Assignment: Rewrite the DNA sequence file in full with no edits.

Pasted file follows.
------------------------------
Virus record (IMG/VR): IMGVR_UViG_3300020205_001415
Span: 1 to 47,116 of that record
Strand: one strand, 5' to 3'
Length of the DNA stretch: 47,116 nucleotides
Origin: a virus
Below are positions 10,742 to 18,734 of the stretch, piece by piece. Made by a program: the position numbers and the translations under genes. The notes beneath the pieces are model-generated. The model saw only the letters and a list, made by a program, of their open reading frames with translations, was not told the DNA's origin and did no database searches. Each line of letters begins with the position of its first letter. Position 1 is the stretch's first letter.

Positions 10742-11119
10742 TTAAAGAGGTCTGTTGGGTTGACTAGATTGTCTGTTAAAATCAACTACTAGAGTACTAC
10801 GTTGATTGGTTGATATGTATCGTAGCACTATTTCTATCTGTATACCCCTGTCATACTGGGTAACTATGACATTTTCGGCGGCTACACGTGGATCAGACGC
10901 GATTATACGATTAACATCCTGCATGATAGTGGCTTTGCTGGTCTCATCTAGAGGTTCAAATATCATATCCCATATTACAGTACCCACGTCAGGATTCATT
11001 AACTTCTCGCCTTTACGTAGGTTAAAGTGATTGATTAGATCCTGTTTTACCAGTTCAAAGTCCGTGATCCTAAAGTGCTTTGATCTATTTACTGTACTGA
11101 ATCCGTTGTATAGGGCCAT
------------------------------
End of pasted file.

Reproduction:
Virus record (IMG/VR): IMGVR_UViG_3300020205_001415
Span: 1 to 47,116 of that record
Strand: one strand, 5' to 3'
Length of the DNA stretch: 47,116 nucleotides
Origin: a virus
Below are positions 10,742 to 18,734 of the stretch, piece by piece. Made by a program: the position numbers and the translations under genes. The notes beneath the pieces are model-generated. The model saw only the letters and a list, made by a program, of their open reading frames with translations, was not told the DNA's origin and did no database searches. Each line of letters begins with the position of its first letter. Position 1 is the stretch's first letter.

Positions 10742-11119
10742 TTAAAGAGGTCTGTTGGGTTGACTAGATTGTCTGTTAAAATCAACTACTAGAGTACTAC
10801 GTTGATTGGTTGATATGTATCGTAGCACTATTTCTATCTGTATACCCCTGTCATACTGGGTAACTATGACATTTTCGGCGGCTACACGTGGATCAGACGC
10901 GATTATACGATTAACATCCTGCATGATAGTGGCTTTGCTGGTCTCATCTAGAGGTTCAAATATCATATCCCATATTACAGTACCCACGTCAGGATTCATT
11001 AACTTCTCGCCTTTACGTAGGTTAAAGTGATTGATTAGATCCTGTTTTACCAGTTCAAAGTCCGTGATCCTAAAGTGCTTTGATCTATTTACTGTACTGA
11101 ATCCGTTGTATAGGGCCAT